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I'm currently developing an application which needs to have the ability to manage users. If a hacker would have access to the administrative section, he would have access to sensitive information and/or could delete user accounts etc.

So I had the idea to split the application into two applications, one hosted on a public server for the users and the other one hosted on a private server, only accessible from inside a specific network.

I'm fairly new to application security, so could someone please tell me if this is a good idea or, and if not, why?

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    It's quite a common structure for high security applications - even some CMS for websites do this. The main risk is exposing the administrative tool in some way and accidentally leaving it as a gateway to the private network. – Matthew Jun 7 '16 at 6:37
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    The other risk is that the private application is assumed to be secure, are proper secure code analysis and vulnerability analyses are not performed, since it is assumed to be hidden. However, this is a very common pattern and is a good idea. – Jedi Jun 7 '16 at 6:44
  • I think this is often a good idea. But make sure to follow through with the separation all the way down the stack. E.g. make sure that the user application and the admin application use different database users with only the necesarry priviliges. – Anders Jun 7 '16 at 7:54
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    It depends on what exactly your application does. If it's a client-server application then all checks must be done on the server. So that even if someone manages to get a copy of admin app, it should be useless to him. As Jedi said, counting on the app to not get leaked is a very bad idea. Generally, you should write the server with assumption that client app IS compromised and there is a hacker using it, able to send any data he can imagine - and the server must handle that. – Agent_L Jun 7 '16 at 15:59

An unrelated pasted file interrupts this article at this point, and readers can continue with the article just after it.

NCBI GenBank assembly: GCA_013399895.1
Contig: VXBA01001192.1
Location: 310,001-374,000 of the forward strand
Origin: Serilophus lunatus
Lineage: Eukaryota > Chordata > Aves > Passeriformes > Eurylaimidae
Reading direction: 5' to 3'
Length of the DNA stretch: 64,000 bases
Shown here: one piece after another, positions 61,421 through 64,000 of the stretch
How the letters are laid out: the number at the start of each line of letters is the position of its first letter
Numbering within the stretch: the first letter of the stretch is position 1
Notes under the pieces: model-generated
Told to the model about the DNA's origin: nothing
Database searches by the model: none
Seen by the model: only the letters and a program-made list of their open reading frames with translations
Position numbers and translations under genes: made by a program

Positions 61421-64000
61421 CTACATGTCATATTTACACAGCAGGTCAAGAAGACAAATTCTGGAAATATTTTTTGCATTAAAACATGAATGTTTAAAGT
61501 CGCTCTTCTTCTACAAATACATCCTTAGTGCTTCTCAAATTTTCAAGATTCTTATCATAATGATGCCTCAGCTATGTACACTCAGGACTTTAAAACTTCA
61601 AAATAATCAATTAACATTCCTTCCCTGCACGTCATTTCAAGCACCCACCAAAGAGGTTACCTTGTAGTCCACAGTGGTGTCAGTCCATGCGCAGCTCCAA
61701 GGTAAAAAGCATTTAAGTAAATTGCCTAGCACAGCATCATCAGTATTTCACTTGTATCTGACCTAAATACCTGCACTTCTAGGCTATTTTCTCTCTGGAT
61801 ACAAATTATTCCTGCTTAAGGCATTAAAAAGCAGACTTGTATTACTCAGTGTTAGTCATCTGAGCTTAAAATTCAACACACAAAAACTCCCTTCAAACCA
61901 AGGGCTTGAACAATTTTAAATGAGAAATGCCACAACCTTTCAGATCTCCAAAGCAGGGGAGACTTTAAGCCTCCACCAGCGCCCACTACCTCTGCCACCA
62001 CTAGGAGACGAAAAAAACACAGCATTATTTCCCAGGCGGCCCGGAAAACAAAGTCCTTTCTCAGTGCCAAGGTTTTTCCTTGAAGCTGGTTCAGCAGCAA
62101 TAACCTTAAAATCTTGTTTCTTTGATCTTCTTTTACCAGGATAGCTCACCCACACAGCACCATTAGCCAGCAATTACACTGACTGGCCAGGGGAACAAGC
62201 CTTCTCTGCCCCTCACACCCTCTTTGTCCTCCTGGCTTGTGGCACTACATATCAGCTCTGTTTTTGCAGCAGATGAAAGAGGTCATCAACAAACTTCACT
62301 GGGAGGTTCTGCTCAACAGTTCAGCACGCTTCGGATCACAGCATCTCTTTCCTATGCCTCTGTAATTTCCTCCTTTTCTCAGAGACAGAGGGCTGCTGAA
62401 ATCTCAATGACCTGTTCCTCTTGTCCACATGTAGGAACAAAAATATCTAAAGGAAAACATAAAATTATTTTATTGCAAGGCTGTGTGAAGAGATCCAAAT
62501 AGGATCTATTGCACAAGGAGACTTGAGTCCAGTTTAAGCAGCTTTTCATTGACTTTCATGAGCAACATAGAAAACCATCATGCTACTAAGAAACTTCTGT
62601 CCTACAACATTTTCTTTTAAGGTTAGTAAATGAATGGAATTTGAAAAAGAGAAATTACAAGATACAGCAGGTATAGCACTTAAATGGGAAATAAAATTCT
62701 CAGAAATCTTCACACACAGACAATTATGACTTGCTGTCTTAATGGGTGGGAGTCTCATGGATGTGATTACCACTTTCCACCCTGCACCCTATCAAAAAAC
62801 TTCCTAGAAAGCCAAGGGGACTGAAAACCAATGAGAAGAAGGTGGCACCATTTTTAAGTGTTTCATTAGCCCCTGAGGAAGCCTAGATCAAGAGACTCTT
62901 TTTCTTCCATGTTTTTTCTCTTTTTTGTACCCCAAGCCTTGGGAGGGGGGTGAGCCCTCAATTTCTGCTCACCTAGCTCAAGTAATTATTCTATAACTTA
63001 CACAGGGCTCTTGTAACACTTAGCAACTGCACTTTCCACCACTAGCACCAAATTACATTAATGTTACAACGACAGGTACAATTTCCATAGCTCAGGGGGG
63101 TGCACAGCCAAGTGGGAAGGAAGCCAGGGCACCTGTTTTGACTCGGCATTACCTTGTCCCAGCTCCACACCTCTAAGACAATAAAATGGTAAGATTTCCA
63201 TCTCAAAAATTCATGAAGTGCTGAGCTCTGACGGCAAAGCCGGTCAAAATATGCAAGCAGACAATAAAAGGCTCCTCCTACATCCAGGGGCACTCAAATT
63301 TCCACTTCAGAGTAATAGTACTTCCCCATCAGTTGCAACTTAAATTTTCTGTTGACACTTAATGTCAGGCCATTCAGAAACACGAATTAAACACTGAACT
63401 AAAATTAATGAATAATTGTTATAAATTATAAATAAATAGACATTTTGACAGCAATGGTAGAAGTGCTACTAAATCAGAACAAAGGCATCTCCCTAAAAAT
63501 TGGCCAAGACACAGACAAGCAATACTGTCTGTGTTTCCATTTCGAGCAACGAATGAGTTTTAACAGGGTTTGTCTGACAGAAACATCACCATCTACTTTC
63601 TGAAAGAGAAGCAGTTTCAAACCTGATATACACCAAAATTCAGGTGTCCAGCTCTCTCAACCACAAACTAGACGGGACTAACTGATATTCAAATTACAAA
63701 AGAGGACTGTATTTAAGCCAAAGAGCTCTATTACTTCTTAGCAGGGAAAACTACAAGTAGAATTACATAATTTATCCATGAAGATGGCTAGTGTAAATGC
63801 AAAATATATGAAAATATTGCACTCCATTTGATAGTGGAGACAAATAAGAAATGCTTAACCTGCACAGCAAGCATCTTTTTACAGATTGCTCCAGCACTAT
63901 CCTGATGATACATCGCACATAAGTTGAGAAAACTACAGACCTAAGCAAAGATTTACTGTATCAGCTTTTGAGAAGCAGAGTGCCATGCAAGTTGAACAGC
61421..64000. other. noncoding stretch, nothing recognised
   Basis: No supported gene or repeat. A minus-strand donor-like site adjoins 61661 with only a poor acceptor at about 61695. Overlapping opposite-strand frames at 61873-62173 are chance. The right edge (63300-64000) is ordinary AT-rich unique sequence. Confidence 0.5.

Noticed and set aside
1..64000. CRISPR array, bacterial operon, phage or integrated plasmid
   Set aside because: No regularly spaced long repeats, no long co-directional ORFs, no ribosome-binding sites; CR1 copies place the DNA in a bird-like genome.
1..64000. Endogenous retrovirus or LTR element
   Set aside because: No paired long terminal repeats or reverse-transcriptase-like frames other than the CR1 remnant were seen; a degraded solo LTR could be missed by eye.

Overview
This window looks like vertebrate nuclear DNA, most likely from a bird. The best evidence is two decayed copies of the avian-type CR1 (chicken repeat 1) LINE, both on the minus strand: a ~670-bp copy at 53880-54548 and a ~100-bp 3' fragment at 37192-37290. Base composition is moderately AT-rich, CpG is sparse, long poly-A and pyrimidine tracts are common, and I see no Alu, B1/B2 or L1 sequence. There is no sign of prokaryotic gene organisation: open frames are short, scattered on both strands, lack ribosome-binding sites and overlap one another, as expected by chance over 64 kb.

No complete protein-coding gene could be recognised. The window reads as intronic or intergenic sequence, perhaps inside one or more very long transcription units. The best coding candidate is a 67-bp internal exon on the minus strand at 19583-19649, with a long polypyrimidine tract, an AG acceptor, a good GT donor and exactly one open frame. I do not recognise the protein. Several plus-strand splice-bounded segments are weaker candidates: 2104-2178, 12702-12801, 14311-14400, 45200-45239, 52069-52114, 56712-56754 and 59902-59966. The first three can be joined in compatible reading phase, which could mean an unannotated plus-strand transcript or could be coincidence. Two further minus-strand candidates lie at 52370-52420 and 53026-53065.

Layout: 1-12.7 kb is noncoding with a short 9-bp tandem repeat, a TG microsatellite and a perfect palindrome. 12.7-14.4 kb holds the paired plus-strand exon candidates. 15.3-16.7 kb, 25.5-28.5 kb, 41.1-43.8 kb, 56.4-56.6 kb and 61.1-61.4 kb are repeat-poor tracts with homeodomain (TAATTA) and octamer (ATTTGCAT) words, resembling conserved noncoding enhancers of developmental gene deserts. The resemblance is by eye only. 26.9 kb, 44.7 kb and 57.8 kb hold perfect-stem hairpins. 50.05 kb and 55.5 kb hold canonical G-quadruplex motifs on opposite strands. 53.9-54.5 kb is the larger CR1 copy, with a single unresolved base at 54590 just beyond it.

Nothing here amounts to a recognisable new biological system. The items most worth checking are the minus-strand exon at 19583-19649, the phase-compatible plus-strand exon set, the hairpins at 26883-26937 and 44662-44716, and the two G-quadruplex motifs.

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    @Agent_L At no point do I suggest dropping application security. I suggest an additional low-cost but potentially high impact extra layer - if you need to be within the network, even if you have the admin application, it's an extra level of effort. – Matthew Jun 9 '16 at 12:29
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Yes, it's a good idea: if you application allows it, it will make it possible to apply the principle of least privilege to a deployment, for instance by making sure the administrative interface can only be reached from "secure" networks.

It can be further improved by applying the same principle all over the stack: using the OS and database security systems to make sure different elements of the application only have access to the part of the data they really need.

The main risk is over-engineering the whole thing: splitting the application means defining mechanism for the different parts to communicate together (APIs). This is often an overlooked aspect of application security that can increase the attack surface of a potential attacker.

  • While I agree with the principle of least privilege this should NOT be handled at the application level and should be handled at the DB level as described in my answer. – Bacon Brad Jun 7 '16 at 7:06
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    There are many ways to look it it depending on how the stack looks like. A web app, for instance, could limit admin access to an internal web site, making it harder to exploit stolen admin credentials. A n-tier app could use two different processes for regular or admin access using different service accounts with different DB-level security, etc. – Stephane Jun 7 '16 at 7:09
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Like Stephane, I agree it can help your security, but it's go with an example:

Let's say you have your "user data" somewhere in your application, that holds email addresses, usernames, and passwords. (Probably in a DB)

You could create two DB accounts. One account is called "Nobody" and the other is called "Admin".

"Nobody" is used by your normal site, and it has the ability to:

  • Create an account
  • Ask the DB is user+password combo is correct
  • Change the password, if the old password is supplied with the new password

"Admin" on the other hand has full access to that table, and can do whatever it wants.

The advantage of doing things this way is that even if your public site is compromised, the attacker doesn't (yet) have full access to all of your hashed passwords. Your cleanup will still be a mess, but less of a mess than if he could read or modify your user accounts at will.

And yes, I'm ignored a lot of details, like what happens if someone forgets their password.

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